The views expressed are the opinions of the author.
Cancer, as everyone knows, is a beast.
Melissa Anne Dabas battled that monster — triple negative breast cancer, an onerous form of the disease. She had a double mastectomy and punishing rounds of chemo that smacked her with every side effect.
In February, the 42-year-old Virginia mother of two got the thrilling all-clear.
Melissa, a first-rank Lady Gaga Little Monster super-fan who goes to every show, knew how she wanted to celebrate: at Lady Gaga’s D.C. show on Nov. 19.
Not just two seats — a massive party.
She bought 26 tickets right then and there. Eighteen of them box seats, the rest at the 100-level. Her two kids, her husband, the nurses, doctors, everyone who helped her fight cancer would be there.
“When I saw the credit card bill,” said her husband, Sanjay “Jay” Dabas, “I couldn’t believe it. $10,000? That was for the tickets? JUST the tickets?”
Even for a doctor, that was a huge bill to swallow.
But this woman — who fought for children as a court-appointed advocate, who worked as a PTA volunteer and a fundraiser for disabled children, who survived a difficult and abusive childhood, who always held the household together while her husband treated patients — she deserved that kind of party, Jay conceded.
He regrets — deeply regrets — his first reaction to that bill.
“To this day, I am so angry at myself at how I reacted,” he said. “These mistakes you make in life. I’m guilt-ridden, it’s relentless.”
If you know cancer, you know where this story is going.
Because cancer is also relentless. And merciless.
Not long after she started planning the party, Melissa started having back pain.
What mom doesn’t have back pain? Lugging sports equipment, boxes of books, twisting under beds to find the lost lovey.
Jay happened to be in radiology, looking at one of his patient’s films, the day after his wife had back scans taken.
“Hey, can I see Melissa’s scan?” he asked. “As the scan came up, I had tears coming out of my eyes. I could tell. Instantly. From the CT scan I could see, even as an anesthesiologist, that the cancer came back and was extremely aggressive. I broke down.”
He went home and had to deliver the worst possible news to his wife.
“In my mind, I knew. I knew what this meant,” he said.
His wife, the one always there, quietly keeping family life going, was the strong one.
“She’s the one who said, ‘We’ve got to do this. We’ve got to get back up. We’ve got to do this for our kids,’ ” Jay said.
She didn’t want to know her prognosis. She didn’t want a timeline, a bucket list, a making-memories finale. She wanted to keep working as head of the PTA, to run the fundraisers, go to soccer practice, piano lessons, to clean the house.
“I looked at her one day. I asked her, ‘Why are you doing all this?’ ” he said.
He knew her prognosis, he knew the clock was ticking.
And she told him, “Jay, you know and I know that this cancer will probably cause me to die. But please, I beg of you, do not take who I am away from me. I refuse to let you do that, and I refuse to let the cancer do that. Do not take away who I am — ever.”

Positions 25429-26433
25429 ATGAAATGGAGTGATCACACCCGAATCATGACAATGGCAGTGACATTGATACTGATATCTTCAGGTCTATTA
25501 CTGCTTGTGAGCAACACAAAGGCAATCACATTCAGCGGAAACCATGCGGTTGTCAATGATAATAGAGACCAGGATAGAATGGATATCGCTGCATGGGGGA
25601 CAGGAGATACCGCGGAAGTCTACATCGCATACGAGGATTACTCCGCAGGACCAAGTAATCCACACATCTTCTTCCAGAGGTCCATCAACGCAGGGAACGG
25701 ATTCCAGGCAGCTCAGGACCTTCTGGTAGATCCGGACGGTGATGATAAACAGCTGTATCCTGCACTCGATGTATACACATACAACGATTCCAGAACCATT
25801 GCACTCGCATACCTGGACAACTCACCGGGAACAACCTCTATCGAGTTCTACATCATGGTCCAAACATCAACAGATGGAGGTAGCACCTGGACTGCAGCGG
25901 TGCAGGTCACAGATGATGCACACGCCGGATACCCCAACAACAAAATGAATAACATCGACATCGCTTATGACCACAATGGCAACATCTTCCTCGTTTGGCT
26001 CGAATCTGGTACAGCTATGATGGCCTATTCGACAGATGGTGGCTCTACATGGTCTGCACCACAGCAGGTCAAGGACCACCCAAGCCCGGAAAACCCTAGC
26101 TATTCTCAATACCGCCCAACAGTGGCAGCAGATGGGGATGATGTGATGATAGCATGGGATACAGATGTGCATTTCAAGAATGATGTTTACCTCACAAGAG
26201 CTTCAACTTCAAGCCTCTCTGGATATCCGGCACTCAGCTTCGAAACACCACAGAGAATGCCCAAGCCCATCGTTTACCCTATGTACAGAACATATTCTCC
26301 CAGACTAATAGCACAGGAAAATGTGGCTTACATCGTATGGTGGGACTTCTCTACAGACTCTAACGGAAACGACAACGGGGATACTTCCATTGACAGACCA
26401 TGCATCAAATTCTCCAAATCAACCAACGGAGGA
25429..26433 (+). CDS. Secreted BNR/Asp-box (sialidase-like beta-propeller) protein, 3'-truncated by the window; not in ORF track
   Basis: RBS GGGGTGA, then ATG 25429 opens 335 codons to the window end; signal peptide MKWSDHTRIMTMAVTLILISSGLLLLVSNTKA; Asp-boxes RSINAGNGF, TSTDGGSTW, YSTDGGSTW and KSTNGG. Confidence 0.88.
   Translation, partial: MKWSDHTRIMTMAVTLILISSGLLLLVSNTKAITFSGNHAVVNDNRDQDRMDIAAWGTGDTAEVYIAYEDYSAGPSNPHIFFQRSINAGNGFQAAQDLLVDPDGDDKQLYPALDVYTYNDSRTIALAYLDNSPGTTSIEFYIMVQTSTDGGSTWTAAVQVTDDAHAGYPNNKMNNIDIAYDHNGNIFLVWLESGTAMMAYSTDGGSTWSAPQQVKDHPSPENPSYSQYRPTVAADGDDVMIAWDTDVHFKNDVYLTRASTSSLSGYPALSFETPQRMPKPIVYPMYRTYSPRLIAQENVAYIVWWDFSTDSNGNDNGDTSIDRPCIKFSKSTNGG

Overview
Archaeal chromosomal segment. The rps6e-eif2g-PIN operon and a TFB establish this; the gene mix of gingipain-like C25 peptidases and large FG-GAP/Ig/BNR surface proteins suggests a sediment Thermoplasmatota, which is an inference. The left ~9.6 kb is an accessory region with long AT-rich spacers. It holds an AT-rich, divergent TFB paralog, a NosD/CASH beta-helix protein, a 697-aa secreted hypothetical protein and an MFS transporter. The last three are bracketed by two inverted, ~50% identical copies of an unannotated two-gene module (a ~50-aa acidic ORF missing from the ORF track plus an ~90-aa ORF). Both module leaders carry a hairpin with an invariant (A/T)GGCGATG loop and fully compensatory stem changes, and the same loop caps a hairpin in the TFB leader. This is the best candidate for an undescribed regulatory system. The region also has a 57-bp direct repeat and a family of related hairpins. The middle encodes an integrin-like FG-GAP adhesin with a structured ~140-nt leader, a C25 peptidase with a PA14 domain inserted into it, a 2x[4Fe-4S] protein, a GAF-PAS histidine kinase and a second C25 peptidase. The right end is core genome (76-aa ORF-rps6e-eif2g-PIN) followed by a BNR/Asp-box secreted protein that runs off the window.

Eventually, when she was on oxygen in August and could hardly walk five feet without being wiped out, she gave in, and they interviewed a nanny. The first time anyone else would take care of her children.
Two days later, she had a massive stroke.
On Sept. 2, listening to Lady Gaga, she died.
In the following days, her grieving husband wrestled with what next? How could he honor her with more than a funeral?
The Indian community in Winchester is holding a huge celebration for her next month. She was a star in that world.
“The only Jewish woman there, and she was at the center of everything,” Jay said.
It started with getting their sons, Avinash, 11, and Sajan, 8, involved in the cultural celebrations. Eventually, Melissa was helping to head their Bollywood-level Diwali festivities. She did the music, the costumes, she taught all the kids — and even some of the adults — all the traditional dances.
But he wanted to do more, like Melissa.
“Think like Melissa. See the world through her eyes,” he kept telling himself.
Then he remembered what she kept talking about after every chemo treatment.
“Cancer doesn’t discriminate. It doesn’t only affect people who are able to pay,” he said. “And this really bothered her. And it was something she never got to do anything about.”
So this is what he came up with. He’s going to keep the Lady Gaga party alive, and some friends and family will go. But he’s raffling off 10 of the primo box seats. And the money will go to help those families Melissa spent her final days with — the folks whose lives are devastated by both the toll and the cost of cancer.
And what else will he do?
Slow down. Spend more time with the boys. Melissa was the children’s sun, he said. “I was, like, Pluto,” he acknowledged.
“And now, I have to be their sun, too.” Just like she was.
The raffle will establish the Melissa Anne Dabas Charitable Trust, which will fund the Winchester Medical Center Foundation’s Angel Fund. That helps those families deal with nonmedical expenses. Tickets may be purchased online atvalleyhealthlink.com/raffle or by calling 540–536–4736.